Studies have shown significant differences between the psychological experiences of younger and older women in labor. Older women typically believe that their age makes their infant vulnerable [11]. Very little information is available regarding pregnancy outcomes of the advanced age women in South Africa. Thus, the objective of this study is to find the adverse pregnancy outcome of advanced age women delivered at a tertiary hospital in South Africa.

Material and methods

Study design

This was a retrospective comparative study targeting the records of pregnant patients who delivered at Dr. George Mukhari Hospital (DGMH) from 1st September to 30th November 2010 where the pregnancy outcomes of females who were more than 34 years old (advanced age women) were compared with adult women (aged between 20 and 34 years).

Sample size

No sampling was required as all records of pregnant women who delivered between 1st September and 30th November 2010 were included in the study. During the study period, a total of 1604 women aged between 20 and 34 years and 341 women were 35 years or older.

Inclusion and exclusion criteria

All the pregnant women who delivered between 1st September and 30th November 2010 were included and excluded those mothers who were below the age of 20 years, diabetic, had cardiac problems and had multiple pregnancies.

Data collection

Data were collected from the labour ward delivery register and specific information’s were transcribed onto the data collection form. The register is the only official record of deliveries and has recorded information on demographic data (name, age, address of mothers), the pregnancy (gestational age, antenatal care information and complications of pregnancy, obstetric, labour and perinatal information). The register was developed and distributed by the National Department of Health and is being used at DGMH.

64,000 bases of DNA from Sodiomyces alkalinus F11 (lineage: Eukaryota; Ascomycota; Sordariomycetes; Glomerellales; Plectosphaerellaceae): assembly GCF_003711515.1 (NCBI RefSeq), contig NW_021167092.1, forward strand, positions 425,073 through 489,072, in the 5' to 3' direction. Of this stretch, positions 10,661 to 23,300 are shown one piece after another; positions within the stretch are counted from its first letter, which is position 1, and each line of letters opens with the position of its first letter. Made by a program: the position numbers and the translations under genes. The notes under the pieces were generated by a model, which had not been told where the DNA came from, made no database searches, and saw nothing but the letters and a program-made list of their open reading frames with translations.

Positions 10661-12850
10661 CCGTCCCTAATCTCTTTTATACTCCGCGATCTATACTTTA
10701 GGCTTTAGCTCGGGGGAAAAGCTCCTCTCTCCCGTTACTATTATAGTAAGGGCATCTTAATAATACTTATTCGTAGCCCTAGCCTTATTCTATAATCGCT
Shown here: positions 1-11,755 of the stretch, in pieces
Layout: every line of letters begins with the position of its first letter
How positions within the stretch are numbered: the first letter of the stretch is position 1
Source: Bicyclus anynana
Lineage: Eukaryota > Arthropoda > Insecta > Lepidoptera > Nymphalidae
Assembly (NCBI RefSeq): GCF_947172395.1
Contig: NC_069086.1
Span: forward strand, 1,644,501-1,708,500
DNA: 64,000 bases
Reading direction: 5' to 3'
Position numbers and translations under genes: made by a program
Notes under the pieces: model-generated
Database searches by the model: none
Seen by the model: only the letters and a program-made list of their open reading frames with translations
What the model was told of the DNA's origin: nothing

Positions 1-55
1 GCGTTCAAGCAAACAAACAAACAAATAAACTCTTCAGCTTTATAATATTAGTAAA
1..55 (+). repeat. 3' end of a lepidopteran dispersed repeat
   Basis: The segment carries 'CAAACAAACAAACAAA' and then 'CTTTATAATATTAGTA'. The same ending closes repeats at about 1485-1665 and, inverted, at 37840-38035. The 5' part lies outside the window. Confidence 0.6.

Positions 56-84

The obstetric information on the register includes: presentation of foetus during labour, plurality, time of delivery (recorded in hours and minute), mode of delivery (normal vaginal, vaginal delivery using operative procedure such as vacuum or forceps and caesarean section), and complications of delivery (e.g., perineal and or cervical tear). Perinatal information includes: birth weight, birth outcome of babies (live birth, still birth, Apgar score in 1 and 5 minutes), post partum bleeding etc. All this data were recorded by the attending midwives.

Data analysis

Data were entered into a Microsoft Excel 2003 spread sheet and imported to SPSS 17.0 for window version for analysis. The demographics variables were summarized using descriptive summary measures: expressed as mean (standard deviation) for continuous variables, and percent for categorical variables. The chi-square test was used to find any association between categorical variables. To compare means between two groups, students’ t-test was used. Binary logistic regression method was carried out to find if advanced maternal age was a significant predictor for the negative pregnancy outcome. All statistical tests were performed using two-sided tests at the 0.05 level of significance. For all regression models, the results were expressed as effect (or odds ratios for binary outcomes), corresponding two-sided 95% confidence intervals and associated p-values. P-values reported to three decimal places with values less than 0.001 being reported as <0.001. P values less than 0.05 considered significant.

Ethical consideration